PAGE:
In the host specificity test of our study the primary nutrient sources of S. rolfsii was mycelium grown from PDB medium. Hyphae growing from the PDB suspension extended and ramified on the stem surfaces. However, there is substantial hyphae growth and extension difference under the light microscopy. Only the atomata of C. difformis were adhered by ramified hyphae of S. rolfsii. The pathogen directly penetrates the host surface via stomata. Therefore, stomata play an important role for S. rolfsii infection of C. difformis. However, stomatapenetrating pathogens need appropriate cues to locate stomata pores [14]. The development of wavelike hyphae may be assumed to increase the adhesion of the pathogen to the host surface in order to effectively reach the stomata. Leaf veins located close to stomata of the resistant Cyperus species might a natural fence, making a false angle for the eruptive hyphae

Infection cushions are produced by many plant pathogenic fungi (e.g. Sclerotinia sclerotiorum; Rhizoctonia solani) and these structures were reported to facilitate infection of the host [15-17]. Previous studies have reported the occurrence or presumed functions of hyphal aggregates which were formed during infection of host tissue by S. rolfsii [5,18]. Infection was also reported to occur from appressoria produced by germinating basidiospores of the teleomorph of S. rolfsii [19]. In this study, neither multicellular compound appressoria (infection cushions) nor flattened hyphae was observed on the host surface. After penetration into mesophyll via stomata, the host tissue turned yellowish-brown soft and the cuticle became disintegrated. Then hyphae entered into the host tissue through the rifts. S. rolfsii produce extracellular enzymes including pectin methyleasterase [7], cutinase [20], phosphatidase [21], arabanase [22], galatanase, mannanase, xylanse [23], oxalic acid and polygalacturonase [24]. It is assumed that tissue death in advance of mycelial growth during infection of C. difformis by S. rolfsii.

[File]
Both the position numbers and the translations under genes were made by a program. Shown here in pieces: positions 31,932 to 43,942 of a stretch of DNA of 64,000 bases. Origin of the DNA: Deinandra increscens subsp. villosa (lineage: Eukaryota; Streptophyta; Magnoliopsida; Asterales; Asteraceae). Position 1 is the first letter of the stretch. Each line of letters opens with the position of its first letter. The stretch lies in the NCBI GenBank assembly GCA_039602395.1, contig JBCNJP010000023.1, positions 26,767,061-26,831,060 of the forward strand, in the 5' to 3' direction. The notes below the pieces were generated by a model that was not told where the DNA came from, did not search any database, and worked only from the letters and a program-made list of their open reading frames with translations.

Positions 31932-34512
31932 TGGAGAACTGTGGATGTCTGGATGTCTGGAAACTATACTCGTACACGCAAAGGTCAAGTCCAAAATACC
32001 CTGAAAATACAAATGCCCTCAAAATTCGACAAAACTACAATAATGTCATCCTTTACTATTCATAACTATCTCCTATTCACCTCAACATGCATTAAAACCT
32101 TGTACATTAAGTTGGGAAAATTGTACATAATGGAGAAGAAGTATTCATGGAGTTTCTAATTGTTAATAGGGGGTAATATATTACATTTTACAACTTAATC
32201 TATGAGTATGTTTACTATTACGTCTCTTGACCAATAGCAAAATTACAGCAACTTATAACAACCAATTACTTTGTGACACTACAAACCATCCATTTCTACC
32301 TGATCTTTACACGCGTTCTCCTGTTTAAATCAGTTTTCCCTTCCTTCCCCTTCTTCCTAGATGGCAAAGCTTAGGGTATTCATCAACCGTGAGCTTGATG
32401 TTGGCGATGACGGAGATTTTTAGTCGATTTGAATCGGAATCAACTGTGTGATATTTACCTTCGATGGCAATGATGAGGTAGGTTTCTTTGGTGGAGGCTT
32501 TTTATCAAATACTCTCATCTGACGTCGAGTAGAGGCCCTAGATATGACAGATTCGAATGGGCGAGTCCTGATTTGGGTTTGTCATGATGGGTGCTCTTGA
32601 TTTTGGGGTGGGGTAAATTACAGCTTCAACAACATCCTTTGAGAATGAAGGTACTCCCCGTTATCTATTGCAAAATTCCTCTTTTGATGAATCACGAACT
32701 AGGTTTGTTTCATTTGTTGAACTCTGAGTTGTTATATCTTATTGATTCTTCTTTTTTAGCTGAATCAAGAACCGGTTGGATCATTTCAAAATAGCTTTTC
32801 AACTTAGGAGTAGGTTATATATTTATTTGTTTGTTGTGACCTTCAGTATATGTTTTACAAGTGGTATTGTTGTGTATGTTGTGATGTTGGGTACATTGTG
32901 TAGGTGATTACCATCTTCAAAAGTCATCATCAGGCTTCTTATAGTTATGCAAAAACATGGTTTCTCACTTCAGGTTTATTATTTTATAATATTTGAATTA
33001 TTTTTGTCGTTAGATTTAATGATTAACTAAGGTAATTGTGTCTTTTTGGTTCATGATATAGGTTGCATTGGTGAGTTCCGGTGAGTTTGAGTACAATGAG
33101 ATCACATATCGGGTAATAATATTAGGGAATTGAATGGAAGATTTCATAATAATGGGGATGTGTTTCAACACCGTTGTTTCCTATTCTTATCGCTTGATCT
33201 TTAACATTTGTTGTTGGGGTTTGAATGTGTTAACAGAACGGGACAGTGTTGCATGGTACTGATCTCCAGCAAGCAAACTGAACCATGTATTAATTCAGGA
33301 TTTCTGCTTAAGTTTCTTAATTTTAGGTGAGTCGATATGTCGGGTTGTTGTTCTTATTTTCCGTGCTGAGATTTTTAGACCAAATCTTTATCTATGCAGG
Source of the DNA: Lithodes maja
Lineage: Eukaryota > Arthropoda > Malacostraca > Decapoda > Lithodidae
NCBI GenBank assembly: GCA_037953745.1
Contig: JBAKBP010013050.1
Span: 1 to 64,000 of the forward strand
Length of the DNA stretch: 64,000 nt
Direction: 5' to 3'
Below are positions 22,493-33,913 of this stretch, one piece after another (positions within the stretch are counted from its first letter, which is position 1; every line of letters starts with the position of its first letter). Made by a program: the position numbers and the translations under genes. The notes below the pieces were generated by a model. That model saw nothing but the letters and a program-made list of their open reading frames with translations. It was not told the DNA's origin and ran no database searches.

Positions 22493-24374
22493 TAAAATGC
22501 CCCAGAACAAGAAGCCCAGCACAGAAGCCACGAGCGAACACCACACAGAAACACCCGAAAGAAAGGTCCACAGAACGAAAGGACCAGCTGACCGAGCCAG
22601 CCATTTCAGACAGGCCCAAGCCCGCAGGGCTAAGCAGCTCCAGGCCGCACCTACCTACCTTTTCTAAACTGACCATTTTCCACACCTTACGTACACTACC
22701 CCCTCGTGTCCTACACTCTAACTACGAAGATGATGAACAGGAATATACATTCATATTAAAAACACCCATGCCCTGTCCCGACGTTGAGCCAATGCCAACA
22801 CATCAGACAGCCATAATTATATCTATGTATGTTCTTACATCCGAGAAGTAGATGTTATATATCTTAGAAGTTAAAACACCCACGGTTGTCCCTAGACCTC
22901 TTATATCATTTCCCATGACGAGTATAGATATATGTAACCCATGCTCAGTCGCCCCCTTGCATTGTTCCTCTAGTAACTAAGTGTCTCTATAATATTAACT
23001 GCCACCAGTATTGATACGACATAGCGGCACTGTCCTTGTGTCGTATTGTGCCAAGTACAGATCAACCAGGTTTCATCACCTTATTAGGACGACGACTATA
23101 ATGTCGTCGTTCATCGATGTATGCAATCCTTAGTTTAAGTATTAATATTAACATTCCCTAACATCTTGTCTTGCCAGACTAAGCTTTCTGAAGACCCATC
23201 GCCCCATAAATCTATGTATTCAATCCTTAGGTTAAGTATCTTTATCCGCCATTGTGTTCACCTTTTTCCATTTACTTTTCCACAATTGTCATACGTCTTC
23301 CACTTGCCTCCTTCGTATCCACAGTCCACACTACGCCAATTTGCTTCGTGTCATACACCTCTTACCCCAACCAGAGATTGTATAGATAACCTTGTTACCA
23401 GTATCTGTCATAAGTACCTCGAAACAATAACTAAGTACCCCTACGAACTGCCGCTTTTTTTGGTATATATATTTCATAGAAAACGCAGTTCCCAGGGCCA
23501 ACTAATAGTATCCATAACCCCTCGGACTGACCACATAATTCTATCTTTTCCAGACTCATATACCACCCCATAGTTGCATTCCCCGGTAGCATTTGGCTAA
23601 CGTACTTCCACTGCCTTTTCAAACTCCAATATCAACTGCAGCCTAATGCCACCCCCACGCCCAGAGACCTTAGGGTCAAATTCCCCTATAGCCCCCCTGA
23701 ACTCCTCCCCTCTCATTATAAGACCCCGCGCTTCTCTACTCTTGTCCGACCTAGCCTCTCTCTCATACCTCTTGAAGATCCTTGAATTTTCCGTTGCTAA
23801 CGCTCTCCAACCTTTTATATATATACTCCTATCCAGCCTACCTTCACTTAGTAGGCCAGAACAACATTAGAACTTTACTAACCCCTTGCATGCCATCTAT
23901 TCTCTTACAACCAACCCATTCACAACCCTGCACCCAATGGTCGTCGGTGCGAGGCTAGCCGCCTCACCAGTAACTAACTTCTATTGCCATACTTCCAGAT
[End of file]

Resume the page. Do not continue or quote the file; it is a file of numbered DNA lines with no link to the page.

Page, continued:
Plant defense against pathogen attack is complex, with many local and systemic aspects [25]. The internal anatomy and surface features of the leaves often determine plant resistance to biotrophic pathogen infection [26]. Among such characters, aspects of stromata, cuticle and trichome morphology can influence disease resistance [27]. We compared the transverse section of C. difformis and some other resistant Cyperus species and found that the variation of stomata distribution was in relation to the stem anatomy. The air chamber underneath the stomata of C. difformis provides the weakest mechanical obstruction to fungal penetration, while the vascular bundle underneath the stomata of resistant Cyperus may be a natural barrier.

In rust fungi, the emerging germ tubes adhere first to the leaf surface; subsequently, they grow and encounter stomata through directional growth [28], which in turn triggers appressorium formation [29]. Directional growth of the germ tube and formation of appressorium are controlled by the stimuli originating from the host [30]. It seems that, for the first time, an alternative ‘avoidance’ or prepenetration mechanism is apparent in Cyperus - S. rolfsii interaction, which operates after the contact of parasite on the host epidermal cell [31,32]. However, we failed to observe the extension of hyphae inter- and intracellularly. More details of the infection process, the effect of mechanical obstacles of epidermis (eg. waxy deposition) and the mechanism of directional growth of hyphae all require further investigation.

Acknowledgements

The authors thank Miss Yufang Chen and Huizhi Lin for their excellent technical assistance. Financial support was provided by the 863 Hi-tech Research Project (2011AA10A206), Science & Technology Pillar Program of Jiangsu Province (BE2011353), Ph.D. Programs Foundation of Ministry of Education of China (20090097110018) and the 111 project